- Chris Low, College Football
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But come fall, in his words, it’s on.
“I’m going to run angry next season, and everybody’s going to know about it,” said Davis, who received only minimal contact this spring after rushing for 1,183 yards a year ago in his first season as the Gamecocks’ starting running back.
A second-team All-SEC selection as a sophomore, Davis was one of the breakthrough players of the year in the league. He averaged 5.8 yards per carry and rushed for 100 yards in seven of his first nine games.
But when November arrived, Davis was running on fumes. He injured his shoulder and ribs against Mississippi State, but it was a bum right ankle that he couldn’t shake.
“Every game, it felt like people started falling on it just because,” Davis lamented.
Davis finished with 203 carries. The only two backs in the SEC (playing in 12 or fewer games) who carried it more were Tennessee’s Rajion Neal (215) and Alabama’s T.J. Yeldon (207). By the time Davis got to Florida, Clemson and Wisconsin, all three with stout run defenses, he didn’t look like the same player.
He was still running as hard, but the wear and tear from the season had obviously taken a huge toll.
“I was hurting, but I was still playing,” Davis said. “That’s the time of year a lot of guys are hurting. But you keep going. You’re playing for the guys around you.”
Some of the best news for Davis is that he will have more guys around him at running back in 2014. He won’t have to carry it as much during the early part of the season, meaning he should be fresh for the stretch drive.
Junior Brandon Wilds is healthy again, and the Gamecocks also like junior Shon Carson’s versatility. One of the most physically impressive backs on campus is redshirt freshman David Williams, who has explosive speed.
“When one person is beat up, another can come in and our offense is still going to run the same,” Davis said. “We will be the same offense. We have four guys who can play for anybody.
“Brandon Wilds has done a great job. Shon Carson is killing it this offseason, and David Williams is a freak athlete. He has everything you want in a running back -- size and power -- and his speed will wow you with how big he is.”
The centerpiece of that deep running back stable, though, will remain the same -- No. 28.
And despite his 1,000-yard season last season, Davis still carries a big chip on his shoulder. It goes back to his recruitment.
The Lithonia, Ga., native was committed to Florida for several months, but he soured on the Gators when he found out they were also trying to recruit Keith Marshall late in the process.
“I talked to Keith Marshall, and he told me they sent the whole coaching staff to his house, and they told me that they didn’t,” said Davis, whose other brother, James Davis, played at Clemson.
“I knew Florida was going to take two running backs, and I knew Matt Jones wasn’t going to change his mind. I had asked if they were recruiting other running backs beside us, and they told me no. But when I found out they sent all their coaches to [Marshall’s] house for an in-home visit and only the tight ends coach to my house, I felt very disrespected.”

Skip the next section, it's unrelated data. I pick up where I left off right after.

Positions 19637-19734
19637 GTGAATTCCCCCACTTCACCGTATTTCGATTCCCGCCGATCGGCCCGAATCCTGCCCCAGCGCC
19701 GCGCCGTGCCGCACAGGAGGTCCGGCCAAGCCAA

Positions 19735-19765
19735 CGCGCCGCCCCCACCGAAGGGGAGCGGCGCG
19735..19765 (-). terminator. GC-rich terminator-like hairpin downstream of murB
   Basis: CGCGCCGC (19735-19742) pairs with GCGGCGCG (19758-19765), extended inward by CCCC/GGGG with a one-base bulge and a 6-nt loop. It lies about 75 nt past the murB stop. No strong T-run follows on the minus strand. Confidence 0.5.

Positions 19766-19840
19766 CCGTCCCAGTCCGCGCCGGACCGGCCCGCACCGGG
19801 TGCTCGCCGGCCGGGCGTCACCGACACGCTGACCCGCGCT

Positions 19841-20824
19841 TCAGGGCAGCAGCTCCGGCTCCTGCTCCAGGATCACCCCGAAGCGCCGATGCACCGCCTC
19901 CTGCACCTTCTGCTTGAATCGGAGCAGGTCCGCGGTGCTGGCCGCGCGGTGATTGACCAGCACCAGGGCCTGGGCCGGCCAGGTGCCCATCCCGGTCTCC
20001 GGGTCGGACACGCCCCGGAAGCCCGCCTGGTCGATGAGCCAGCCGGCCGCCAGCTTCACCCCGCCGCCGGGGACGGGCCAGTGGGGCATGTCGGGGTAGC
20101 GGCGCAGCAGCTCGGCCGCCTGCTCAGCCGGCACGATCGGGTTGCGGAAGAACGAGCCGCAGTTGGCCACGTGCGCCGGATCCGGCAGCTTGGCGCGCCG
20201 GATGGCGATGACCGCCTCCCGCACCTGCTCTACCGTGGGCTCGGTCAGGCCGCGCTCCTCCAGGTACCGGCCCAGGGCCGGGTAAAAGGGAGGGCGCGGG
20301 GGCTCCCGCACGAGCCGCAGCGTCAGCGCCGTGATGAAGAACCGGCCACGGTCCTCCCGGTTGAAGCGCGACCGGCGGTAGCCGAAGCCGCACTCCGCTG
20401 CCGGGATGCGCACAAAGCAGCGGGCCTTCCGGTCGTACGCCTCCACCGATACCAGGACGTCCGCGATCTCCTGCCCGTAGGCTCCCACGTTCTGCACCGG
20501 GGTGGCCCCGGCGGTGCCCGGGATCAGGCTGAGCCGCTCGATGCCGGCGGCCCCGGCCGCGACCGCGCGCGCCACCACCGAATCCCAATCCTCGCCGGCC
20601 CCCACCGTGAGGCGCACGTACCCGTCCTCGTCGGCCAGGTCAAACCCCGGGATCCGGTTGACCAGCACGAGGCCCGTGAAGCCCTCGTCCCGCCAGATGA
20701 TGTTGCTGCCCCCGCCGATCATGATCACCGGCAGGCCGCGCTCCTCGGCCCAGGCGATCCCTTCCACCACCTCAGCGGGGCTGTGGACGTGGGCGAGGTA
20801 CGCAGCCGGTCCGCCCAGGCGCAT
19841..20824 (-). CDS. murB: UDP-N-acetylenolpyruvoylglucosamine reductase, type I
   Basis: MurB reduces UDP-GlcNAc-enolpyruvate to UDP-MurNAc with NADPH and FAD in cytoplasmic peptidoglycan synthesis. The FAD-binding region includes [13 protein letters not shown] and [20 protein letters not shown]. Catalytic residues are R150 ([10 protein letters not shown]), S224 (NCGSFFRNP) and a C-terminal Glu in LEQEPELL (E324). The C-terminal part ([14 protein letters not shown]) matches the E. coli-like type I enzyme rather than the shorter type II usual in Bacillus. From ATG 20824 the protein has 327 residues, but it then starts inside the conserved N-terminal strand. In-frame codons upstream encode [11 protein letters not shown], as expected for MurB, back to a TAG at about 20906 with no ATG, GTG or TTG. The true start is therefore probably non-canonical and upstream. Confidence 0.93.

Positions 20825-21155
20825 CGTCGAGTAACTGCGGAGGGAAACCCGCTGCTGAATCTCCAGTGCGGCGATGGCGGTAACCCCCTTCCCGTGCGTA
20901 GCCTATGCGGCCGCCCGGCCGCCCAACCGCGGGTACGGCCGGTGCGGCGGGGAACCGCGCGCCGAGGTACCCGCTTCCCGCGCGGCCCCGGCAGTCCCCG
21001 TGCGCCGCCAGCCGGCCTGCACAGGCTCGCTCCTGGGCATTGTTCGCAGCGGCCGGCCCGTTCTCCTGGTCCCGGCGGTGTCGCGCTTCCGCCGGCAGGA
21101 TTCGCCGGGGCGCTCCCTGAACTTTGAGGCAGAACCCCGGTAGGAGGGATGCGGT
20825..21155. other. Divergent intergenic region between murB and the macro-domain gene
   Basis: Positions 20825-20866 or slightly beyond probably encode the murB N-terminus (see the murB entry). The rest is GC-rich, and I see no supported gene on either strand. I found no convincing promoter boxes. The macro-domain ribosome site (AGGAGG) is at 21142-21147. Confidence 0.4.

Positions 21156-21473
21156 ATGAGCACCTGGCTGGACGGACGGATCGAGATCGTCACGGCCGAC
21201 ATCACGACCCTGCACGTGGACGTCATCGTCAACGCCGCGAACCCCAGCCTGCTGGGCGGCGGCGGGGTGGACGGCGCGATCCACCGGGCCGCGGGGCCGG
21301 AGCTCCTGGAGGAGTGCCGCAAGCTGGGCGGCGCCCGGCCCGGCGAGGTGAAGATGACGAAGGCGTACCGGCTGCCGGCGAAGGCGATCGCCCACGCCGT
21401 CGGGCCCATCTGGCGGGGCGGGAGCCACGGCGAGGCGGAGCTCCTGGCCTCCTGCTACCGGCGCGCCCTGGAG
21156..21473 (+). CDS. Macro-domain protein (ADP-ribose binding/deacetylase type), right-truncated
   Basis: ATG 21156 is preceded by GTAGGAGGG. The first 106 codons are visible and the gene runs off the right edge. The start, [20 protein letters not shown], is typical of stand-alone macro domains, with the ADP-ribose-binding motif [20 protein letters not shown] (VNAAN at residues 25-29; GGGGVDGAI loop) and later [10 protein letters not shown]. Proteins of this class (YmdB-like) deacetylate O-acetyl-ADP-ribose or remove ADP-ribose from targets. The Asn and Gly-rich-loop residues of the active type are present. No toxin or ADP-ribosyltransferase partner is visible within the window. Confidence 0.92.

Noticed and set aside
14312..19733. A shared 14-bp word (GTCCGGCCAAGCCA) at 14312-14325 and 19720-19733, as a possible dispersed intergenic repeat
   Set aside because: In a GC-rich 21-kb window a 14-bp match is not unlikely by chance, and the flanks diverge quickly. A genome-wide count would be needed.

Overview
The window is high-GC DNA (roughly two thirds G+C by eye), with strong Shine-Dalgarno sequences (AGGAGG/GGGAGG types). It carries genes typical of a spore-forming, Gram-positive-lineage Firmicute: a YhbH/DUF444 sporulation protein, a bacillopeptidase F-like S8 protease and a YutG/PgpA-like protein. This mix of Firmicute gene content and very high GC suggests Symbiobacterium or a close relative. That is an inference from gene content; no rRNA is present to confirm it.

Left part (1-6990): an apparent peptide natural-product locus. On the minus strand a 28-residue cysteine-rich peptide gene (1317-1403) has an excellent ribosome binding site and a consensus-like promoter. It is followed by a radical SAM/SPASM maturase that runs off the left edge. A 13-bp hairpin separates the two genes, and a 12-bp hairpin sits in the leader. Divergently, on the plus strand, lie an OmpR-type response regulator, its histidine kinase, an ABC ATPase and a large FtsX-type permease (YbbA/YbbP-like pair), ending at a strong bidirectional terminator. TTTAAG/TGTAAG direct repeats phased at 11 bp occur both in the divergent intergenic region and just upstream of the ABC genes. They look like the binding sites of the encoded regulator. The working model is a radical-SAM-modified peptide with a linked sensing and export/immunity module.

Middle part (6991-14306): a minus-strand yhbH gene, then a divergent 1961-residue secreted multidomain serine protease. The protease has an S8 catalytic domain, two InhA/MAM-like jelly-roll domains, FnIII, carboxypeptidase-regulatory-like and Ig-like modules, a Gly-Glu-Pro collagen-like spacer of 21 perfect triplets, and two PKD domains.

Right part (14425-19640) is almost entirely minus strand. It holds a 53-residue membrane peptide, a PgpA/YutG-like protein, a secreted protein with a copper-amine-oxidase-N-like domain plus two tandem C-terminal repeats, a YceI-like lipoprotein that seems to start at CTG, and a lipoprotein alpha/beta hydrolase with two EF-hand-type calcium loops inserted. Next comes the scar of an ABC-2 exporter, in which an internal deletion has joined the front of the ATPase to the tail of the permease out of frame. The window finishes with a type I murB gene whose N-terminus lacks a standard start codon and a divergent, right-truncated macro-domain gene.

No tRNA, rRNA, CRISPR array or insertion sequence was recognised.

Davis decommitted from Florida soon after and told South Carolina defensive coordinator Lorenzo Ward privately that he would sign with the Gamecocks. Ward had stuck with Davis through the whole recruiting process and they shared a strong bond.
Of course, that didn’t mean the recruiting drama was completely over.
“Georgia came -- all the teams did toward the end -- but it was too late,” Davis said. “I looked at it like, ‘I’m in Georgia. I’m one of the top running backs. How come I’m just getting an offer from UGA?’ With, Clemson, my brother went there. So I was like, ‘Why are you just now hopping on?’
“They were all too late to the game. I think they looked at me as a backup plan, that they’d go recruit other guys and if they didn’t get them, they’d go get me. That’s how I looked at it.
“But I’m nobody’s backup plan.”
Davis bulked up to more than 220 pounds this spring but wants to play at around 215. He said he was between 205 and 210 last season.
“You’re going to see a totally different person. I’m not going to lie,” Davis said. “I did a lot to help myself and better myself this offseason, trying to stay healthy. I’m as healthy as I’ve ever been, and being around our guys has helped me be a better teammate.”
Davis will be running behind one of the better offensive lines in the SEC. The Gamecocks return four starters, and senior guard A.J. Cann said blocking for a guy like Davis makes their jobs easier.
“That first hit, he’s not coming down,” Cann said. “Unless you clip him by his ankles, he might fall. But if you go at him up high, I don’t think he’s coming down. He runs angry, and he runs mean.”
The meanest version may be yet to come, although Davis will measure himself by how many games the Gamecocks win next season, and more specifically, whether they can break through and win a first SEC championship.
“If you want to be great, then you’re going to do whatever it takes to help your team win,” Davis said. “It’s not about wowing people, but you do want them to come away saying, ‘Why is he running so hard? He has that extra oomph.’
“That’s how I want to run on every carry.”
COLUMBIA, S.C. -- South Carolina’s Mike Davis just concluded a quiet spring.But come fall, in his words, it’s on.“I’m going to run angry next season, and everybody’s going to know about it,” said Davis, who received only minimal contact this spring after rushing for 1,183 yards a year ago in his first season as the Gamecocks’ starting running back.